03:20 PM EDTIn today’s speech in Cairo, the President outlined his personal commitment to engagement with Muslim communities, based on mutual respect. He also emphasized that Islam and America are not competing identities and that the U.S. has a long history of defending freedom of faith, including going to court over it if need be. All of these aspects of the American tradition are woven into the story the President referenced of our Justice Department arguing for the right of a Muslim student to wear the hijab to school:Moreover, freedom in America is indivisible from the freedom to practice one's religion. That is why there is a mosque in every state in our union, and over 1,200 mosques within our borders. That's why the United States government has gone to court to protect the right of women and girls to wear the hijab and to punish those who would deny it. (Applause.)In 2004, Nashala Hearn was beginning sixth grade in Muskogee, Oklahoma. At the time, the 12-year-old began wearing a hijab – a Muslim headscarf – to school. While not all Muslim girls wear headscarves, some Muslims interpret the Islamic requirement of modesty to require the headscarf.After wearing the hijab to school for several weeks without incident, Nashala was told by school officials that her headscarf conflicted with the school’s "no hats" policy, and that she could not continue to wear it. She and her parents told school officials that wearing the hijab was required by her faith and that she could not stop wearing it. When she continued to come to school wearing the headscarf, she was suspended from school twice.Nashala’s decision to wear a headscarf was protected by the Constitution's guarantee of equal protection and religious freedom. Public primary and secondary schools, as well as public colleges and universities, should be open to all members of the public, regardless of their faith. Students should not face discrimination or harassment because of their faith background, beliefs, religious expression, or distinctive religious dress.And so, the Justice Department’s Civil Rights Division stepped in to protect Nashala’s rights to equal protection of the law to wear a hijab.The court-ordered agreement reached by the Justice Department with the school board permits Nashala, and any other child in Muskogee whose religious beliefs and practices conflict with the school dress code, to receive an accommodation. This decree reflects the principle that children should not have to choose between following the requirements of their faiths and their right to a public education, and is just one of the ways the American government ensures the rights of all of its citizens every day.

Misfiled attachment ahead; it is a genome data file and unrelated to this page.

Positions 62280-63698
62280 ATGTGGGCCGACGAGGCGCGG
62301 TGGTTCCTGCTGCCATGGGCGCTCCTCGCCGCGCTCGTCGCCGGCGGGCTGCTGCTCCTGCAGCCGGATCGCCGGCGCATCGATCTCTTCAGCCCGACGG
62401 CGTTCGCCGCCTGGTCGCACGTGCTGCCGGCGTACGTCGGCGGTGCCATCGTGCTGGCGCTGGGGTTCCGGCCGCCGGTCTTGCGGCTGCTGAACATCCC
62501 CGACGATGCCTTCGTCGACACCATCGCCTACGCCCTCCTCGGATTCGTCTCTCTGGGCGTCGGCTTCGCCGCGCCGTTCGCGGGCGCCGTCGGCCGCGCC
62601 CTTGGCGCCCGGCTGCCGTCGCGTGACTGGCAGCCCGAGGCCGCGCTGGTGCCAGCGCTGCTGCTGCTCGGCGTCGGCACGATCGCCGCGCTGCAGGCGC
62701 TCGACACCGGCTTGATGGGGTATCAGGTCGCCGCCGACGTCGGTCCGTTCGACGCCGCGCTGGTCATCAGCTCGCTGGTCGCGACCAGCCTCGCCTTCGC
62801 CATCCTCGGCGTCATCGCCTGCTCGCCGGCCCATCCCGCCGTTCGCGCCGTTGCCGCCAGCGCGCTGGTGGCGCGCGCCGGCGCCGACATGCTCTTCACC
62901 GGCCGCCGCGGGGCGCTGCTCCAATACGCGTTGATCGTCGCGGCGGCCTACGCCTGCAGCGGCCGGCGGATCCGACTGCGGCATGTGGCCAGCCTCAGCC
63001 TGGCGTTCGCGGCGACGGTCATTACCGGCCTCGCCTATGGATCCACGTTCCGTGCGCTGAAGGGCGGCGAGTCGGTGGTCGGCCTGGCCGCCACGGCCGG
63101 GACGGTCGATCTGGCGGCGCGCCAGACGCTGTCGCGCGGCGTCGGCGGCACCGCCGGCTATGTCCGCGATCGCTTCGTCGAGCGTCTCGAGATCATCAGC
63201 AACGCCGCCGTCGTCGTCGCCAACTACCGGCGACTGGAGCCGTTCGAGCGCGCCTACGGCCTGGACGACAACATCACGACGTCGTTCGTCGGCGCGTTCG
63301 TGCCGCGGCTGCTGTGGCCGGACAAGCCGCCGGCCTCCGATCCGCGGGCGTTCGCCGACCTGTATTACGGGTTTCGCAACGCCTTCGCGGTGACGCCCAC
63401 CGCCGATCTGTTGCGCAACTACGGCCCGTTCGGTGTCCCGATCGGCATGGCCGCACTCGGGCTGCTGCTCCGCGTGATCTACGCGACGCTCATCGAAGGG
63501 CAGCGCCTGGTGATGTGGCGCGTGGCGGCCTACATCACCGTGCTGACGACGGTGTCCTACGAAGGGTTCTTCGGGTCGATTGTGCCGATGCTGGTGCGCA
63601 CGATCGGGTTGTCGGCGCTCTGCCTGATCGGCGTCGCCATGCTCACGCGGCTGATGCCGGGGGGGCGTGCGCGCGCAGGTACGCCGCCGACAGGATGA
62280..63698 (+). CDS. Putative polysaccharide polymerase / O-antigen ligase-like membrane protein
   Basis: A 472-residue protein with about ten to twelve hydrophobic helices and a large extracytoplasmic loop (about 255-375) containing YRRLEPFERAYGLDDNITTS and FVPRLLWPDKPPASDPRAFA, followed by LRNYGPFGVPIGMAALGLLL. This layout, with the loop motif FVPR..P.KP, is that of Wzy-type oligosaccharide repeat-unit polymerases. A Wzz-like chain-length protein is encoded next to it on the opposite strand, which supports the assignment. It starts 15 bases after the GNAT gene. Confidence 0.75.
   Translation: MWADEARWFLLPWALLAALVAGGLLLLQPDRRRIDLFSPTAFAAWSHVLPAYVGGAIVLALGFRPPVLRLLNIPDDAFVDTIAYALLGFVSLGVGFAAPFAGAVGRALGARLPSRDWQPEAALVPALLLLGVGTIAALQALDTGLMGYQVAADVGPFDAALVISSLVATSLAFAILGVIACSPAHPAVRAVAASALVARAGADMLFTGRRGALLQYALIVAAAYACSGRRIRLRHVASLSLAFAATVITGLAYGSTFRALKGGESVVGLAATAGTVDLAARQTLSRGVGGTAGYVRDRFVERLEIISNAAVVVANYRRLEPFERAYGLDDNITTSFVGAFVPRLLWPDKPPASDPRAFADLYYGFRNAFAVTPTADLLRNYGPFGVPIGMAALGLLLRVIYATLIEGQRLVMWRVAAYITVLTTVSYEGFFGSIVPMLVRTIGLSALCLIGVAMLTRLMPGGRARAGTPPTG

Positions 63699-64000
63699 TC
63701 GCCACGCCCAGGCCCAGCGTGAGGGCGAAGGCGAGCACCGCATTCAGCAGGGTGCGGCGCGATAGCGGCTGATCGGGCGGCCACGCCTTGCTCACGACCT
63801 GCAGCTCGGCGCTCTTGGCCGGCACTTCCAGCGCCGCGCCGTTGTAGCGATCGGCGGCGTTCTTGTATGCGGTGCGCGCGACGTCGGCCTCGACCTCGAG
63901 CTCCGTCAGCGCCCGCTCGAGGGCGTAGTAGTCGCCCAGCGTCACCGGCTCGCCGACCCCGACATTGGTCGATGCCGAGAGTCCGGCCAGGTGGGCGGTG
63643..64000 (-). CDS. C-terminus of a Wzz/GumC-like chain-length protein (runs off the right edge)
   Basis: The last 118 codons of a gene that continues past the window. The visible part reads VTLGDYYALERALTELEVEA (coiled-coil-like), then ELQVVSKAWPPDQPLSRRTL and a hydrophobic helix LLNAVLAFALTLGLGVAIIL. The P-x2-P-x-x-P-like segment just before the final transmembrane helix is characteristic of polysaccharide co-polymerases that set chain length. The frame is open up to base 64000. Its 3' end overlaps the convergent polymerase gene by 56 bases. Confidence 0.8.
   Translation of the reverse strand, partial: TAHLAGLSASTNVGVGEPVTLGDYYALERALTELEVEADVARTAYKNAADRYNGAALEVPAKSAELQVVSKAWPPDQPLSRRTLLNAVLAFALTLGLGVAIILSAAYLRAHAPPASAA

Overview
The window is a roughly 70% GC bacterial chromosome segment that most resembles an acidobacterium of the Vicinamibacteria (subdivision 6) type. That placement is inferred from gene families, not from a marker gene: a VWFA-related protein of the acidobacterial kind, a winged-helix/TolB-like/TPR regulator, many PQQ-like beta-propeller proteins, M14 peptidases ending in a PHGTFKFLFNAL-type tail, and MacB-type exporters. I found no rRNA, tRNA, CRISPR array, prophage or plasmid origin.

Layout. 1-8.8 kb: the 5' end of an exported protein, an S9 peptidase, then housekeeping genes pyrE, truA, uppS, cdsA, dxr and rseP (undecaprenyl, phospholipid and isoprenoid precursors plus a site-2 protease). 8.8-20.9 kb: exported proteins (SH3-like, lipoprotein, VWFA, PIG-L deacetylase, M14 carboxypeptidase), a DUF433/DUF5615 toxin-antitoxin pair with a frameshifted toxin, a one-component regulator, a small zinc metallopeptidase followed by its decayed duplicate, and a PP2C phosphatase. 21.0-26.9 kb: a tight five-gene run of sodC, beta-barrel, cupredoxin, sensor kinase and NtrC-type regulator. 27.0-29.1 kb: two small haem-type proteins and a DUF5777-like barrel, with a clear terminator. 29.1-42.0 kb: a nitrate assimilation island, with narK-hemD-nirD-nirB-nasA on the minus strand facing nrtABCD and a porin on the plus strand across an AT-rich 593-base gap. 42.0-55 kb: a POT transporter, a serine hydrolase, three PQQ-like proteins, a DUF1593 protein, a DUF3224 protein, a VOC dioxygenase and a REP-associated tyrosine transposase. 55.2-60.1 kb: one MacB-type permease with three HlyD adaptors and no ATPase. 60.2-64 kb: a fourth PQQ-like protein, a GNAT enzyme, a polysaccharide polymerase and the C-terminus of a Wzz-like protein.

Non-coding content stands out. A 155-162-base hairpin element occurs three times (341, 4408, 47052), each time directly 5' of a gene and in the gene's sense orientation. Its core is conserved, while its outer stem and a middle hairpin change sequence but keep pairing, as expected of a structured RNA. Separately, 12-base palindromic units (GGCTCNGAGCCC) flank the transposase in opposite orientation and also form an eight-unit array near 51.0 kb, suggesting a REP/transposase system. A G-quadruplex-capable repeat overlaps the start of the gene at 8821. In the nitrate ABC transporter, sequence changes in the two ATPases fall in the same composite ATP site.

June 04, 2009